I can’t wrap my head around paying for the proper bag… even the reusable shopping bags I’ve gotten mostly for free. Since you are a crafter, maybe you can crochet yourself a few netted bags or even sew up some gauzy fabric with a draw string closure.


20 Ashley September 21, 2011 at 9:05 am

Second this. We never use produce bags unless we’re getting something small (like mushrooms) or bulk spinach. As long as you group the items for the cashier on the belt, it shouldn’t be a problem at all.


21 Barb @ 1SentenceDiary September 21, 2011 at 9:24 am

I third this. I never use produce bags. We all wash the produce before we eat it anyway, right? So why do you need a bag at all? I just put it in the cart or in my cloth bag in the store, then group them together on the belt for the cashier. No need for a bag at all. I’ve been doing this for years without a problem.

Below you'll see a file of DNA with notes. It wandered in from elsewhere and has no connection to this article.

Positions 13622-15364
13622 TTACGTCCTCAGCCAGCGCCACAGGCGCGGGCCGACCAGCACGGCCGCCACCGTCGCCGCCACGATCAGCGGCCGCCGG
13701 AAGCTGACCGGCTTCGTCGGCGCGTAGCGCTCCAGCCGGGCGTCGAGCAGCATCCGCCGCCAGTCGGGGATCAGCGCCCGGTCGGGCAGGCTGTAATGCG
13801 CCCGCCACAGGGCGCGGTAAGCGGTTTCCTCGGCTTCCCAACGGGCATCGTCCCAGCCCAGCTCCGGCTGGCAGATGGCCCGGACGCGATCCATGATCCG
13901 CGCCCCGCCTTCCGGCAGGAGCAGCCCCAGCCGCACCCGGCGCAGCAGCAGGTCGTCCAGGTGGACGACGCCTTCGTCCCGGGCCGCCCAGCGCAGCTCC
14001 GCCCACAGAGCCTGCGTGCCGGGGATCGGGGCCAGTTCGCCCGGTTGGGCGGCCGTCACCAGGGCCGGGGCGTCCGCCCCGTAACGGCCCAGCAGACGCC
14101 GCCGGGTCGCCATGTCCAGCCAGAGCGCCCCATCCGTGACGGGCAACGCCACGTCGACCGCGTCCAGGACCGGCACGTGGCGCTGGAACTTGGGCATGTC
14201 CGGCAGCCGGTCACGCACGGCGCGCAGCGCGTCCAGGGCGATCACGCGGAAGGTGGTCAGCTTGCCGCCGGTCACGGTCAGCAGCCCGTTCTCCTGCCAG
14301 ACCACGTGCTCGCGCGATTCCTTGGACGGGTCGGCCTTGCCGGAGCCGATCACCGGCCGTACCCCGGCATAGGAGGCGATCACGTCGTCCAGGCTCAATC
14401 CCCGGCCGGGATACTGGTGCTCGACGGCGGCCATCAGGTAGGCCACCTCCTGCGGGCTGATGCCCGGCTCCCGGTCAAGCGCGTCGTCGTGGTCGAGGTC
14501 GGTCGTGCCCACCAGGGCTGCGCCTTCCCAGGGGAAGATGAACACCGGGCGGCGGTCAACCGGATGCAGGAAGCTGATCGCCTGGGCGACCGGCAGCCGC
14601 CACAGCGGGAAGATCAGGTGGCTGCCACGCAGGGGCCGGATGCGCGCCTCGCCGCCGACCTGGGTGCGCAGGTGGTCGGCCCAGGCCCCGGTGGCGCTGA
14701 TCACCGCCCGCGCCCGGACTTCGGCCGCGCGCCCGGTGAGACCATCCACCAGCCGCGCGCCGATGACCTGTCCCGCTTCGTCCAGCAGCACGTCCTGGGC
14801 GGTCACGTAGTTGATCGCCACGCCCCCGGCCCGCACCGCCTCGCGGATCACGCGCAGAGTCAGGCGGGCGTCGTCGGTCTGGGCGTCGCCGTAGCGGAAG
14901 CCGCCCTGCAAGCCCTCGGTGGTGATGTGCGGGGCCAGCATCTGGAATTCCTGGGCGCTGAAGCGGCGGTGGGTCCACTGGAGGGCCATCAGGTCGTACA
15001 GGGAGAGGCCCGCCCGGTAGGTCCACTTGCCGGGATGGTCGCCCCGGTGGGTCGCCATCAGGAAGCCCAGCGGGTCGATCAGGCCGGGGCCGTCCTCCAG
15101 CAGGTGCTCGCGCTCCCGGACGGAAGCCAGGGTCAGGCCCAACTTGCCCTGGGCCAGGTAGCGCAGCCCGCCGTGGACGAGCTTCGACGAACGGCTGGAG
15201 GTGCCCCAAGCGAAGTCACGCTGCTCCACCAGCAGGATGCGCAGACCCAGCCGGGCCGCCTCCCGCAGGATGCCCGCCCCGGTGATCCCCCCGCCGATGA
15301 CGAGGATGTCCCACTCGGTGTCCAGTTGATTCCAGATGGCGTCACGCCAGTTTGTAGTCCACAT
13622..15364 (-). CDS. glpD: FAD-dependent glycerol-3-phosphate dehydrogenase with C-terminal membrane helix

22 AManda Y. September 21, 2011 at 11:26 am

Was going to say the same thing, just pass on the bag. I’ve heard of bags for this (can’t think of any names), but the only time I use plastic bags for food is if I buy meat at the store–don’t prefer to have it chance leaking on any other foods or in my reusable bags that are not the nicest after they’ve been washed (so less washes if not using meat in them). Skips the produce plastic bags!


23 Maggi September 21, 2011 at 2:12 pm

I’m with Lilia, don’t bother.

I just place the produce right in my reusable bags. I shop at a grocer that allows you to weigh and scan your items as you shop so this has never been an issue for me. Only delicate items go into a plastic bag, so it is a rare time when I have one or even two of these coming home with me.